In 2010, on this day President Bobby Jindal revoked the deep-water drilling licenses that the Republic of Louisiana had granted to the Royal British Petroleum Company for the period 2001 through 2013.
PowerlessThe huge offshore oil spill caused by the Deepwater Horizon explosion on 20th April had created an environmental catastrophe in the Gulf of Mexico. But the trouble was that the financial resources of the independent maritime American states were dwarfed by the Royal British Petroleum Company. And their British executives were less than willing to pay compensation, estimated at $20 billion and thus representing circa one year's turnover for the company. In fact the $69 million dollars spent so far by the Republic of Louisiana was directly comparable to the $50m spent on marketing by the Royal British Petroleum Company. And whilst the company focused on technical issues like how to ensure Internet Search Engines ranked their corporate web site first on deepwater keyword searches, the Republic's invoice for $69m was sitting unpaid in their accounting office in London.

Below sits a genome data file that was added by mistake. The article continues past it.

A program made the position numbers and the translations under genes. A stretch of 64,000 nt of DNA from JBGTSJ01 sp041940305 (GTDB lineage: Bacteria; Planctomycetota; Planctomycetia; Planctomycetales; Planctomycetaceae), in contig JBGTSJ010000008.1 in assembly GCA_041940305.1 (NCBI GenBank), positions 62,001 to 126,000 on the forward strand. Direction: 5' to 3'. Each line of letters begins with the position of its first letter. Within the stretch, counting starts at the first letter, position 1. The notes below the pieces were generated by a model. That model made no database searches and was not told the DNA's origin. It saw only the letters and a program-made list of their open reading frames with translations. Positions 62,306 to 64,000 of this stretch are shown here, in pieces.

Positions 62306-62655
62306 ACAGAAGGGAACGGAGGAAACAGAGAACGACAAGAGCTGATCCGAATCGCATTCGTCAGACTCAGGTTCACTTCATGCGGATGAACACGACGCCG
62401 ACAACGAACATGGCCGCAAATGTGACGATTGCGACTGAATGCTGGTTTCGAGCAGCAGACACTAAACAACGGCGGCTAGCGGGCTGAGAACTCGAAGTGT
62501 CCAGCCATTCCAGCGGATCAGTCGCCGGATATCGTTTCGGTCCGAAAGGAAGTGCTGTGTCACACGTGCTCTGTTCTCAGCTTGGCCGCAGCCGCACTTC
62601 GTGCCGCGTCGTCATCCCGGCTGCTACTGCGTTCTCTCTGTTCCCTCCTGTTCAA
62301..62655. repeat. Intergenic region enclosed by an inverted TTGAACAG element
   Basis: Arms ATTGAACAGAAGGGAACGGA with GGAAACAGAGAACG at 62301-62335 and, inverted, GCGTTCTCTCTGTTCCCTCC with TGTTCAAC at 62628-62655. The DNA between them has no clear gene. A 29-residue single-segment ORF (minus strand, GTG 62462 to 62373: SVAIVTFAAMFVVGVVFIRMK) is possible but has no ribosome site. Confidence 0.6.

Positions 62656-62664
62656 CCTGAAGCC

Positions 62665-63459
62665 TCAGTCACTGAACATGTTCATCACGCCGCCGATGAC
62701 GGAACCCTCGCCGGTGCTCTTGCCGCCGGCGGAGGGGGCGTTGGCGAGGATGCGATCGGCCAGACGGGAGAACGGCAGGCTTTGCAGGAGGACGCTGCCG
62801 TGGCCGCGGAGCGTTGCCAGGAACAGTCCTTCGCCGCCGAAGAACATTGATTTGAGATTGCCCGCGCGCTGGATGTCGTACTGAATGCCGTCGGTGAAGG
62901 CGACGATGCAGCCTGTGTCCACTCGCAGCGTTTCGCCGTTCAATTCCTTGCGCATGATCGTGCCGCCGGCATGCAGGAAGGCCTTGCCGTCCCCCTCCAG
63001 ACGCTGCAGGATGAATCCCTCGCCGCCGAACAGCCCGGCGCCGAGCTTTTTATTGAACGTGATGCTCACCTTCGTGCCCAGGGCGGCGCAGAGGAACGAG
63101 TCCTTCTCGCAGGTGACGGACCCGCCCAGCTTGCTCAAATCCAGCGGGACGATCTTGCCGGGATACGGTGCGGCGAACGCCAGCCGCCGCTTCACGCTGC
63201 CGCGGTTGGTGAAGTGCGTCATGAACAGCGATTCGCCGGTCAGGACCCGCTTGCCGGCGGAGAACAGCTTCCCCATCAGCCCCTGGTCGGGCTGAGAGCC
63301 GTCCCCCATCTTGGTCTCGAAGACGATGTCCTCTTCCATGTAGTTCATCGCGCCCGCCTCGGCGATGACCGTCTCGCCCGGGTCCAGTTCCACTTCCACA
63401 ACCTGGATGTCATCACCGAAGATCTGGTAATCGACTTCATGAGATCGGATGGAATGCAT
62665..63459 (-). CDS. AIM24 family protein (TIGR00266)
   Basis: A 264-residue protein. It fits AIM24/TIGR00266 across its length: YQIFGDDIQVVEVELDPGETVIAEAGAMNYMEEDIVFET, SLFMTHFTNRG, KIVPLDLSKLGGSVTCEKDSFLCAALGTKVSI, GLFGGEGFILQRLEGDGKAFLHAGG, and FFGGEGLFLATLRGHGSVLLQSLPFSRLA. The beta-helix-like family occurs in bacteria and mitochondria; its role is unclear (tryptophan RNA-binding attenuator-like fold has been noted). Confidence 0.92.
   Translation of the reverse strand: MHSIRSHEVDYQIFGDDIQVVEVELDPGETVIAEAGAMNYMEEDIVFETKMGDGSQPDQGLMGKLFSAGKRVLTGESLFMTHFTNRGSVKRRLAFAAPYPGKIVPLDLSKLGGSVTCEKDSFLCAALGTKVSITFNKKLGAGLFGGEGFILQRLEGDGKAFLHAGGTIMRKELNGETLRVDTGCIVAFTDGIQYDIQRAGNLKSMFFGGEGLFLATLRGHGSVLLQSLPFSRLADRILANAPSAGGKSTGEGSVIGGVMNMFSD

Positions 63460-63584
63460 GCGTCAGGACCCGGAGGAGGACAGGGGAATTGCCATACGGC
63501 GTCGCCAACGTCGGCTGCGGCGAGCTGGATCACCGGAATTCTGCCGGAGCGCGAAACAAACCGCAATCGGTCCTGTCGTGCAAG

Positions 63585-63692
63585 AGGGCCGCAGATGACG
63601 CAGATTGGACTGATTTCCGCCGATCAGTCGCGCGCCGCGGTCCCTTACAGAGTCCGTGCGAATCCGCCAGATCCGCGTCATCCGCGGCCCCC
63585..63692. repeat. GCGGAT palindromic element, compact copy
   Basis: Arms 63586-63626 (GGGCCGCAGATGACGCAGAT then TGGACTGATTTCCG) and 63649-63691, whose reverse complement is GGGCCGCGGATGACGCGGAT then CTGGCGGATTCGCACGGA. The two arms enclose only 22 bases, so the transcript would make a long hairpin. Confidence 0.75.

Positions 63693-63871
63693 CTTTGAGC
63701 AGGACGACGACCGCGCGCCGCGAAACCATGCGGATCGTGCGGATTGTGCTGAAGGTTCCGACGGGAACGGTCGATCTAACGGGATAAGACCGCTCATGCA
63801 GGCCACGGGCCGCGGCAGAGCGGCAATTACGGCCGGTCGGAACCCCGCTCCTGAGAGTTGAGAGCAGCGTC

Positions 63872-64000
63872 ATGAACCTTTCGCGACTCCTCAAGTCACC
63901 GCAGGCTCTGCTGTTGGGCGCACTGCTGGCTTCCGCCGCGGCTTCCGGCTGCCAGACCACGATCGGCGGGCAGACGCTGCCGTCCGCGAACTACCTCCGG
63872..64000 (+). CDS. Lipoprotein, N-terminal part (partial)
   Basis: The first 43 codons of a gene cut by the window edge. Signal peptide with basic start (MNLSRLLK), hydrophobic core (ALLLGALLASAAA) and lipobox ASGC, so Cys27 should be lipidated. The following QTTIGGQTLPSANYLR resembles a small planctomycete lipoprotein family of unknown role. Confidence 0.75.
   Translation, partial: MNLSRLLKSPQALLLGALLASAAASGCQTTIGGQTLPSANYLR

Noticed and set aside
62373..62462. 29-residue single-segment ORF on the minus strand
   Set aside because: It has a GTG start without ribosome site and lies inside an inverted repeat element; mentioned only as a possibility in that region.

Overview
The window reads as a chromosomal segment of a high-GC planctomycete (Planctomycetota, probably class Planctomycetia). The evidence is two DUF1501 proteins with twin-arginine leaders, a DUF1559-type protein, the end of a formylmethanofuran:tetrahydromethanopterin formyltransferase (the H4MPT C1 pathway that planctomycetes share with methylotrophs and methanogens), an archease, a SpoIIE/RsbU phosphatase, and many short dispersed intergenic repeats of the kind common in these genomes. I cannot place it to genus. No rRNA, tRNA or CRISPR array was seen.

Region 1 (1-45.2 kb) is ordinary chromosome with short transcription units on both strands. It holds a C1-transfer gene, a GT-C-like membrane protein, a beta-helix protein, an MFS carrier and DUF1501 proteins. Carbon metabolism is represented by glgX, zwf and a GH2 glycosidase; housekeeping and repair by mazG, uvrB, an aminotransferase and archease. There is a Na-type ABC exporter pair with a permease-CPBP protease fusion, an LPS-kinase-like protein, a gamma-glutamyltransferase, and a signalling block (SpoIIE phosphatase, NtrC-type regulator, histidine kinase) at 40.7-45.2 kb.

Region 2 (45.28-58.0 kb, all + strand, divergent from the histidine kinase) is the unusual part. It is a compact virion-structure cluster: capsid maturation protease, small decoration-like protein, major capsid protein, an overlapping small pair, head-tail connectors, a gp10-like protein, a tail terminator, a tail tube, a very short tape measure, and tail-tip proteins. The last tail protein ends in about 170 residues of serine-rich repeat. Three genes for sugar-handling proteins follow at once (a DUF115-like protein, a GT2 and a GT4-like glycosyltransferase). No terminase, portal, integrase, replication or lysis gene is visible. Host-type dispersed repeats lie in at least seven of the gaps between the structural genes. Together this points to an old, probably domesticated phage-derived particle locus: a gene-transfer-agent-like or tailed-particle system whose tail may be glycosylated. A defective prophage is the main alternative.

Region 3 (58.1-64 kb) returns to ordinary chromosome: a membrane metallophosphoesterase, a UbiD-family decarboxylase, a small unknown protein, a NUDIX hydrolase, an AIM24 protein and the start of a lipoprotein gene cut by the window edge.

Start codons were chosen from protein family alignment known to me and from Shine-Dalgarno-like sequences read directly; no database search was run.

The International Community had responded, with over thirteen donor countries offering assistance. Unfortunately, financial, but not technological support was on offer. Because the solution to the problem required the rapid deployment of the most advanced technology available to mankind. And that could only come from one place, the rump United States landlocked on the Eastern Seaboard and therefore largely unaffected by the crisis.
Accordingly, the President of the Republic of Florida Charles Crist had written a letter to Louisiana Attorney General Buddy Caldwell requesting safe passage for Lieutenant General Robert L. Van Antwerp and his US Army Corps of Engineers. Fearing a creeping loss of territorial integrity akin to the oil now leaking onto the shores of the Gulf States, the desire for Manifest Destiny began to enter the souls of many Americans for the first time in over two centuries.